That’s probably why McHenry, who clearly already had a decent grasp of the relevant concepts himself, began his grilling with the most basic of questions. “What is a Libra?”
Libra, said Marcus, is a “reserve-backed digital currency.”
Before we go further, let’s try to unpack this term. As Facebook has described it, a Libra coin will be a digital asset that runs on a distributed ledger similar to the ones that underlie Bitcoin and other popular digital currencies. Unlike Bitcoin, whose value is notoriously volatile, Libra will be designed to maintain a stable value. To achieve this, says Facebook, it will be “backed” by a “reserve” of fiat currency that will include US dollars, British pounds, euros, and Japanese yen.
The idea to back a digital currency with a reserve of fiat money is not new. So-called stablecoins are a popular way for cryptocurrency traders to protect their gains from crypto’s characteristic volatility without having to convert the money to fiat currency. But Libra would instead rely on a “basket” of multiple currencies; most others have all settled on one, usually the dollar.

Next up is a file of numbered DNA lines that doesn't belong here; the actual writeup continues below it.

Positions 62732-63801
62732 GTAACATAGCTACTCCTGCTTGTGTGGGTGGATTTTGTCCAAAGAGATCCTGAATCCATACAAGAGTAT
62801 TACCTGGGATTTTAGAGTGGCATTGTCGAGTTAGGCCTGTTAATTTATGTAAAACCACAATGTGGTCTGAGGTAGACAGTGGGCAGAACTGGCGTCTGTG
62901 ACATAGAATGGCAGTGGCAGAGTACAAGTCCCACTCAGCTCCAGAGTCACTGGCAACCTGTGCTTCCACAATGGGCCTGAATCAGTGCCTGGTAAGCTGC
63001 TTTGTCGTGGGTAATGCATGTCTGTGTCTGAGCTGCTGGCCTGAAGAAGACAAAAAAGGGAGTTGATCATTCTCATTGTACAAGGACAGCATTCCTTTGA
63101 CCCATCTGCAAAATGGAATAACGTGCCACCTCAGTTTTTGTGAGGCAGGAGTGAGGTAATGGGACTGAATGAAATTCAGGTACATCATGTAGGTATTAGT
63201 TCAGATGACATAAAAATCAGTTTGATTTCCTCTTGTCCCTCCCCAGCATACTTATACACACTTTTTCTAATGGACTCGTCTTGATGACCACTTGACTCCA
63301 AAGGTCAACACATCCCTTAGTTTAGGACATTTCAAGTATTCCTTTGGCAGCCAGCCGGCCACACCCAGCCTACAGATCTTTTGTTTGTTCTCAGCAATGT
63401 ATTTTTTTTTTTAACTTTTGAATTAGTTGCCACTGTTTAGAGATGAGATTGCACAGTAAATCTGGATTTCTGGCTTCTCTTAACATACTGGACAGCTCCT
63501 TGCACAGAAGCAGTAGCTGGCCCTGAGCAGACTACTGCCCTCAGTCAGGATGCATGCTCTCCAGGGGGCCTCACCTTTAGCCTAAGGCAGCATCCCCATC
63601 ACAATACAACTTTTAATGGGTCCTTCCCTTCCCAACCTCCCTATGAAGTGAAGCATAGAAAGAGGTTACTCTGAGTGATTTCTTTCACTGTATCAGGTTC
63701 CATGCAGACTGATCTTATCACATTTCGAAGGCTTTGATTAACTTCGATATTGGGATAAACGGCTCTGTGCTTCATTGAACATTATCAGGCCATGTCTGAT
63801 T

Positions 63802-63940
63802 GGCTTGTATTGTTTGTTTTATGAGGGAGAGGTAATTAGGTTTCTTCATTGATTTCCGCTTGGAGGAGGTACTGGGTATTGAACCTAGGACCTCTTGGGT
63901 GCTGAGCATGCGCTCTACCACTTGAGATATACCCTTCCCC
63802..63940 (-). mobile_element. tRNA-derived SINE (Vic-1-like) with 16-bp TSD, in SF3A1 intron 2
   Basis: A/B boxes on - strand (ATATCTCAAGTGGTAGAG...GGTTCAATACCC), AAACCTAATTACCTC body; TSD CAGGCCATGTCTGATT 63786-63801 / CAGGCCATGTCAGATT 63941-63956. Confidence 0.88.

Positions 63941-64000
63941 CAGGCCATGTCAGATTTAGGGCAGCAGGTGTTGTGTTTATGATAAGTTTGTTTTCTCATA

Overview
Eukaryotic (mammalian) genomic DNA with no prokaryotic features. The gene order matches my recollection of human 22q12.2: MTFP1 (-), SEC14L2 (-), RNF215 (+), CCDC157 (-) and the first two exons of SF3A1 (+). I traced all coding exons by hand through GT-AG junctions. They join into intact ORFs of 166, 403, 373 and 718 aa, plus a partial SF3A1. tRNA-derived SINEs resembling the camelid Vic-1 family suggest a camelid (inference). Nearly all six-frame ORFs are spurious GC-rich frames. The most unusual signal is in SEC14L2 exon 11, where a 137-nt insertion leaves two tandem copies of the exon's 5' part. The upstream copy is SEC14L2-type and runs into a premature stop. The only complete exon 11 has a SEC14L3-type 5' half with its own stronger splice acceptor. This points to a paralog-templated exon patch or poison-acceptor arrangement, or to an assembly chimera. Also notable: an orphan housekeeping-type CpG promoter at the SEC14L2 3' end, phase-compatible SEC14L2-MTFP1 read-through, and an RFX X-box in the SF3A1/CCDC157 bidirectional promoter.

“Is that a security?” McHenry fired back at Marcus. Securities are financial instruments that hold monetary value, like stocks and bonds. Investors often buy them with the hope that they will increase in value. Sellers of securities in the US must comply with extensive regulations imposed by the Securities and Exchange Commission—a burden Facebook wants to avoid. “We don’t believe it is, Congressman,” was the answer.
It doesn’t matter what Facebook believes, however. The SEC makes this call, and according to the Wall Street Journal, the agency is already looking into whether the setup Facebook has proposed for Libra is a type of security called an exchange-traded fund (ETF). Marcus insisted that Libra would not be a security, saying several times that it would instead be a “payment tool.” But he also admitted that he has his own concerns about how best to regulate the management of Libra’s reserve, and pledged to work with policymakers to address all their concerns before launching.